Last night, Lewis Wood was elected Students’ Association President with a total of 1,793 votes. His opponent, Lewis Campbell, received 619 votes.
In an interview with The Saint, Mr Wood said, “I absolutely love this place, and everything I said while campaigning was so heartfelt.”
Mr Wood’s victory follows an intense week of campaigning by both Association President candidates. Whereas Mr Campbell ran on a self-described “radical” platform, Mr Wood’s prior experience within the Association led some to describe him as the establishment candidate.
Describing his campaign strategy, Mr Wood explained, “We had a no Yik Yak rule. We knew what campaign we wanted to run, and it was going to be in line with how I want to be president, which is accessible, engaged, and communal.”
Of the five remaining sabbatical races, only two were contested. Three candidates –– Joe Grimeh, Hannah Jacobs, and Jose Orellana –– stood for the role of Director of Education and Services. Ms Jacobs won with 1,212 votes. Mr Grimeh received the second-most votes at 746, and Mr Orellana received the least votes at 502.
The third contested race was perhaps the most amicable. Candidates Tom Abbott and Ellie Robson ran on similar platforms, and during Wednesday’s debate they largely declined to comment on each other’s specific policies. Mr Abbott was declared the winner with 1,250 votes. Ms Robson was close behind with 1,171 votes.
Joining Mr Wood, Ms Jacobs, and Mr Abbott on next year’s sabbatical team are Director of Wellbeing Claire Shirey, Director of Development and Student Activities Charlotte Flatley, and Director of Education Zachary Davis.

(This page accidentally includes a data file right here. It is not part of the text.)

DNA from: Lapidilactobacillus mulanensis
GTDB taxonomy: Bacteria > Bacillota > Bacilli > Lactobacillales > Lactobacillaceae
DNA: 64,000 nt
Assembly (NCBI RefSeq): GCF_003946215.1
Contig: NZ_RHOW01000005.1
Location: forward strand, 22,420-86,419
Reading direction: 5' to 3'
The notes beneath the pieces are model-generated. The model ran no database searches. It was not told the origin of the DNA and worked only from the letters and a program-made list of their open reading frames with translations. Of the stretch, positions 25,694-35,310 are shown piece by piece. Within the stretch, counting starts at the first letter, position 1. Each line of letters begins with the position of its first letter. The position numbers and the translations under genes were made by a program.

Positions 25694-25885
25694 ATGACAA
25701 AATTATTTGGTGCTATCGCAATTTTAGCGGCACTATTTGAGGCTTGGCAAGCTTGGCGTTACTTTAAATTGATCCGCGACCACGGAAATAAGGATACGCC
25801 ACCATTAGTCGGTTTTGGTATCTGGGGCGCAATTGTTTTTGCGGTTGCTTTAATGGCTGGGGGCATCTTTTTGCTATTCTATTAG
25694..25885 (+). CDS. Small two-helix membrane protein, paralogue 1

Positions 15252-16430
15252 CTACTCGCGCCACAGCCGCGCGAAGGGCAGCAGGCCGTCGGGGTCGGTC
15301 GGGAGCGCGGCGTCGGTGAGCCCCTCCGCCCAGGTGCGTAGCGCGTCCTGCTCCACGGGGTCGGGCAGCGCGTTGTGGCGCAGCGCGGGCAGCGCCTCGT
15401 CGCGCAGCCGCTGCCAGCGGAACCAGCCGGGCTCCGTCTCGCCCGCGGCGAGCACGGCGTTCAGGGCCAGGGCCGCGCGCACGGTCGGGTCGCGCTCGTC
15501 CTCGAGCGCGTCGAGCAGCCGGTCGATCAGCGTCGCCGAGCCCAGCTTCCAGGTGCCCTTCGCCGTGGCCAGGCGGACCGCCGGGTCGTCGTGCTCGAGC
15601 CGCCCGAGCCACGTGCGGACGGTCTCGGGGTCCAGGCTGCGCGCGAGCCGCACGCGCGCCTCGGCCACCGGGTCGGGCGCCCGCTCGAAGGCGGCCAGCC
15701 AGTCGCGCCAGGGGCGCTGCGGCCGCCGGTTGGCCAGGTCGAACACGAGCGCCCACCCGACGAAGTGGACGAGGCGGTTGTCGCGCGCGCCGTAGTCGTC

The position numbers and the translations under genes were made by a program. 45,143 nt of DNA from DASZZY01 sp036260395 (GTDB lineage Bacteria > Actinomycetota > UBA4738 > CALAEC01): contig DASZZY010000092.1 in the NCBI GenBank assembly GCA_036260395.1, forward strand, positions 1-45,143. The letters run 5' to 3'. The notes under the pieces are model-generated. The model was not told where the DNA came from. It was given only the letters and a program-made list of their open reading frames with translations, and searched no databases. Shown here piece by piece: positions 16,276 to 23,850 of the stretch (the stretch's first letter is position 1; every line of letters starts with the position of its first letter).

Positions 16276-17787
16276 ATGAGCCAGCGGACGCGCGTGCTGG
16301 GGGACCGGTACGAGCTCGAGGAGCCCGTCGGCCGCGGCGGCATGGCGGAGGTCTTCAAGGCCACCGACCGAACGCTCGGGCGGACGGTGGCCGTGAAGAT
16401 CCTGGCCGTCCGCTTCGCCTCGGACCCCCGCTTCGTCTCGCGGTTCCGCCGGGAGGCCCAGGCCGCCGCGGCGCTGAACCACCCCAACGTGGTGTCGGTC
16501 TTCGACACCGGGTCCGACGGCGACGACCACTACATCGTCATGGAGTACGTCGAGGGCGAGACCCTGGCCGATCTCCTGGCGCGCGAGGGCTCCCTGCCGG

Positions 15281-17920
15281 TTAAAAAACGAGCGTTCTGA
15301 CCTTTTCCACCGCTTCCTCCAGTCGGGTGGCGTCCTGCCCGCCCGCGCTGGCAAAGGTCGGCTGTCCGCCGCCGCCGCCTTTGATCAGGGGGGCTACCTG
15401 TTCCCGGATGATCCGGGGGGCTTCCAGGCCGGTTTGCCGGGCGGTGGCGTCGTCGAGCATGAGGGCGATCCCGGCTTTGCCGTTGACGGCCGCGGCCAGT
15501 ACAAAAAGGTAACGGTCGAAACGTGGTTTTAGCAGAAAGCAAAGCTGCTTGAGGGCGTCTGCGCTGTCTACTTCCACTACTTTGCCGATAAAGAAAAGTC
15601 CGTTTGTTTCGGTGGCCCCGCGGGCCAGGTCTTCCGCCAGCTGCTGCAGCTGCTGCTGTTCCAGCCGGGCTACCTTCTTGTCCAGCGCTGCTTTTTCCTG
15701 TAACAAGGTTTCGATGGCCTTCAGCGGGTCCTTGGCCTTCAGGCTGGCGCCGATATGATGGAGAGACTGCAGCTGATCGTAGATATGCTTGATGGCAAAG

This year, election turnout stood at 36.12 per cent. Comparatively, 2016’s turnout was slightly higher at 38.34 per cent.
In an interview with The Saint, Association President Charlotte Andrew said, “Obviously it’s slightly down, which is disappointing. […] In my personal opinion, it’s partially down to the number of candidates. We needed more contested positions. I think it’s the candidates doing the campaigning who tend to get turnout up. I’m not sure why that is and why people aren’t willing to engage the way they have in previous years.
“However, I do think that the professionalism of the teams has gotten higher and that might be partially why. There’s an expectation that you meet a certain standard when you run a campaign, and equally an expectation that you meet a certain standard, especially with sabbatical positions. […] You could argue that we’ve professionalized the positions to the extent that people are intimidated to do them.”